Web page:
Sunday, October 30, 2011

Grain-free Roast with Gravy

If it's Sunday, it's gotta be a slow cooked meal! My dad is *the* connoisseur of all things gravy. I made this on a Saturday for dinner with my parents and he asked a lot of questions and seemed to be taking mental notes. I think he might actually try this sometime. So that leads me to believe I'm really onto something. LOL!

This is adapted from a recipe in Cook's Magazine which was adapted from a recipe from Mary Todd Lincoln (if I remember the article correctly). It is EASY and would be a great thing to serve if you have someone you want to impress. Just try it once first so you have some confidence on the day you are trying to impress said individual(s). I'm documenting the full set of instructions since some people are more experienced cooks than others and this is a GREAT recipe for a very novice cook.

Special Equipment
Dutch oven

This is an excellent recipe for a weekend. Start the liver soaking (optional) at least 8 hours before you want to serve and start working on the rest of it 4-6 hours before you want to serve.

Grass-fed beef roast (fatty cut) or short ribs
Celtic brand sea salt, coarse grain
Onions (+ fennel / leeks / celery / whatever)
Extra virgin olive oil
Liquid (wine / stock / water)
Champagne vinegar
Bay leaves
Garlic (optional)
Liver (optional)

Step One: Soak the liver
Before cooking with liver you want to soak it in fresh lemon juice for at least 4 hours. According to various sources (Nourishing Traditions cookbook, for one) this will help draw impurities out of the liver and improve the texture. We do this whenever we use liver for any recipe. I am not the best planner so sometimes my 4 hours is a little short and other times it turns into 24 hours. The liver is very forgiving. I soak it in the lemon in a glass dish in the fridge, with a lid on top.

I am not a huge fan of liver but I am a huge fan of the nutrients it imparts and for some reason my body slowly begins craving liver now that I am eating it more regularly. Even if you do not like liver, try it in this recipe. The nutrients from the liver leach into the gravy liquid while the pot roast cooks. It is a sneaky way of making this gravy ultra nourishing. The bonus is that it turns out my girls crave the liver cooked this way. Even if you discard the liver meat after cooking you will have added to the flavor of your gravy AND boosted the nutrients you feed your family.

Step Two: Salt your meat
Rub about 1.5 Tbsp of sea salt onto the surface of the meat and let it rest on the counter for approximately one hour. I usually rub on the salt and about 15 minutes later I start prepping my onions. I definitely short change the hour and at other times get distracted and it sits for just over an hour. It is still always delicious (the best recipes are forgiving recipes, no?). I used to set the meat on a rack, per the magazine recipe's instructions but I don't like the extra cleaning of the rack so lately I just salt it and set it on the paper it was wrapped in and it seems to be fine.

If you want some yummy roasted garlic or want to impart a garlic flavor to your meat cut a few slices in the meat with a sharp knife and put a few cloves in the meat. I usually prefer just to put the garlic straight in the bottom of my dutch oven in step 3 but my dad is more of a "garlic nestled in the meat" kinda guy. Of course, this past weekend when he was here I forgot the garlic altogether, so that is fine too!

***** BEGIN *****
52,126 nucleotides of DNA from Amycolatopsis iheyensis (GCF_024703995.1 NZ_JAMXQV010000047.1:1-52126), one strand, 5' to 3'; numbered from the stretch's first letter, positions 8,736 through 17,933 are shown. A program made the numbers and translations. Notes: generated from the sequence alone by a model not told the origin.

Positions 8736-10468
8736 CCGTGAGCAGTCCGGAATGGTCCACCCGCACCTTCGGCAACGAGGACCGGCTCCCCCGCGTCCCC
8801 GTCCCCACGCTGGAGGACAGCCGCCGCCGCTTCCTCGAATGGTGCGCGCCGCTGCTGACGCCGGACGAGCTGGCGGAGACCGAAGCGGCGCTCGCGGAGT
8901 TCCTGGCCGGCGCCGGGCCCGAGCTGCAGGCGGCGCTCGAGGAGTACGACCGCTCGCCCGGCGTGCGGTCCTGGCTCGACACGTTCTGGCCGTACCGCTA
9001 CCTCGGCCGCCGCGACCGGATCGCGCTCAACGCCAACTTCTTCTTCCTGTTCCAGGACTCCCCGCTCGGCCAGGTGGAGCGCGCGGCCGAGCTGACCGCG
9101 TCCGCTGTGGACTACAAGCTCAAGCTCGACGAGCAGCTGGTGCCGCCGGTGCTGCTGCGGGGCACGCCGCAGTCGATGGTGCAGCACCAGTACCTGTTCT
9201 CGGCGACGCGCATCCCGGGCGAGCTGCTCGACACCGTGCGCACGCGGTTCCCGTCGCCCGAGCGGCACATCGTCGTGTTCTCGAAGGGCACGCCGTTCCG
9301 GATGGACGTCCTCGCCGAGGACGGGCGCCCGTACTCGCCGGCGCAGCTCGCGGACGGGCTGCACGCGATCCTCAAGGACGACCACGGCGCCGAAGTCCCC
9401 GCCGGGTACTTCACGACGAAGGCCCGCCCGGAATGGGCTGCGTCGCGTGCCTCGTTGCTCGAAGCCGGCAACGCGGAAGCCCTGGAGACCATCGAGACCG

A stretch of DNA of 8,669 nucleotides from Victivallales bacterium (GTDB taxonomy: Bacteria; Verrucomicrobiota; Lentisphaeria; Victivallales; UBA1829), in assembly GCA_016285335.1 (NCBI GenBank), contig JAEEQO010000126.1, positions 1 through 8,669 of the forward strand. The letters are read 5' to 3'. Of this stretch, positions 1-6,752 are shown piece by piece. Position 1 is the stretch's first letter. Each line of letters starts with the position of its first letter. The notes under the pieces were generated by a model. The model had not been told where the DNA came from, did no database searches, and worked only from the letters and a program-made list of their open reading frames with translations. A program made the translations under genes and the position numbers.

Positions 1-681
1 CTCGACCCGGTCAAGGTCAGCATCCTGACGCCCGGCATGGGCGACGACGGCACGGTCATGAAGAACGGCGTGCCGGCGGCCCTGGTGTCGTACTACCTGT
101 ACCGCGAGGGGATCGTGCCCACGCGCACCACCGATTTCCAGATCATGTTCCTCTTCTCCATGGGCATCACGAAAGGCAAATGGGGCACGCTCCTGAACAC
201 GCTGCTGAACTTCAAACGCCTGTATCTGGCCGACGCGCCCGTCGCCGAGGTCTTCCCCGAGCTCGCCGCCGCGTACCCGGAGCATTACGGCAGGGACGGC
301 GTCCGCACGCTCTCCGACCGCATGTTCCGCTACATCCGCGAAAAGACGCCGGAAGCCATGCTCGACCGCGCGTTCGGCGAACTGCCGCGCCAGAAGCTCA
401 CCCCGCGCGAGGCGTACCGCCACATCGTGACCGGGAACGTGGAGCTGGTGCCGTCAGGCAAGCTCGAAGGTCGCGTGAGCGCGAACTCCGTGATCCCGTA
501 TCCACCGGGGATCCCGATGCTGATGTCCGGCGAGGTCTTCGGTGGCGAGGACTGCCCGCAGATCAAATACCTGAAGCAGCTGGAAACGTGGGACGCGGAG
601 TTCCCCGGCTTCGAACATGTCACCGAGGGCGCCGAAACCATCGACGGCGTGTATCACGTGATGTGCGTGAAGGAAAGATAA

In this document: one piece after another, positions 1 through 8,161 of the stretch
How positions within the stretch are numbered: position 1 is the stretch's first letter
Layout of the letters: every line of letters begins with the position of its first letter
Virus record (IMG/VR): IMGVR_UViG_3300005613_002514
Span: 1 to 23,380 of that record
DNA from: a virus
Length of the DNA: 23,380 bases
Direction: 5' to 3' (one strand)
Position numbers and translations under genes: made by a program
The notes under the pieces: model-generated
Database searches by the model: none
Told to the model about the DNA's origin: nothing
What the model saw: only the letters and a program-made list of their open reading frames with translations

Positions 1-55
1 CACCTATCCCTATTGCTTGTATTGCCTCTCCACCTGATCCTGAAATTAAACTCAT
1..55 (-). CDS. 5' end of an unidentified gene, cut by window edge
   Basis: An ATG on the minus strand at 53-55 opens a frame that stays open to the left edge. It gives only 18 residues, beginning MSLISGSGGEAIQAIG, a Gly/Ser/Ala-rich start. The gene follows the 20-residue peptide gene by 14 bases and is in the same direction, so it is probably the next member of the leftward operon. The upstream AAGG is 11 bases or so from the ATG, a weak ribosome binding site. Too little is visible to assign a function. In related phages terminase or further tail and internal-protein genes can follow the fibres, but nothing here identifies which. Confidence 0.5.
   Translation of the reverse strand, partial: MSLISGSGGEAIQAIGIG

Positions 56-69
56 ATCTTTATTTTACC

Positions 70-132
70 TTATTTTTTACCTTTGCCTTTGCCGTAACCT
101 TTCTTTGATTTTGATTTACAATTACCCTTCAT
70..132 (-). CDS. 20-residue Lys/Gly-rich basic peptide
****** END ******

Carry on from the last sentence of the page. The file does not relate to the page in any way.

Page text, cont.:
Step Three: Veggies
Cut off the ends of the onions, chop them in half, and peel off the dried layer(s). Set the flat side down and thinly slice the onions. I usually use around 2 very large onions. If you have some fennel or leeks or celery and would like to put them in as well then slice them thinly also. By thinly I am talking about 1/8-1/4 inch slices.

Add the thinly sliced vegetables and some olive oil (drizzle a time or two around the pan - maybe 2 Tbsp or so) and cook on low heat for about 15-20 minutes, stirring frequently. You want to cook them enough that the onions start to turn translucent but you are not trying to caramelize them, which can take hours. They will begin to caramelize during the cooking process. I haven't decided whether the major importance of this step is in the beginning to cook down the onions or if it is just to reduce the volume of onions so there is room in the dutch oven for your roast!

Step Four: Prepare to throw it in the oven
When ready, pile up the onions in the middle and set the roast on the pile of onions.

This is probably the only important part of this recipe as the rest of the recipe is something that is in every experienced cook's repertoire. However, most of my friends do an extra step where they brown the meat and my big A-HA cooking moment was realizing you don't have to do that somewhat annoying and time consuming step. The pile of onions will keep your roast out of the liquid as it cooks and not let it stick to the bottom of the pan at the same time. You will get a browned roast without the extra work of browning it first. A-HA!!!

Add about 1/4 - 1/3 cup of liquid. I use homemade beef stock if I have it. Otherwise a little dry white wine or water will work. If you didn't use white wine then add about a Tbsp of the champagne vinegar. Finally, throw any herbs into the liquid you want to include. Bay leaves and thyme are my stand-bys but if you have other favorites feel free to add them too. Tuck the lemon-soaked liver into the liquid. Make sure it is in the liquid (versus the roast that you want to keep out of the liquid). This is also the time to drop in some garlic directly into the pot if you want to do that. Or set it on top of the meat if you want it baked. Yum!

Step Five: Slow cooked goodness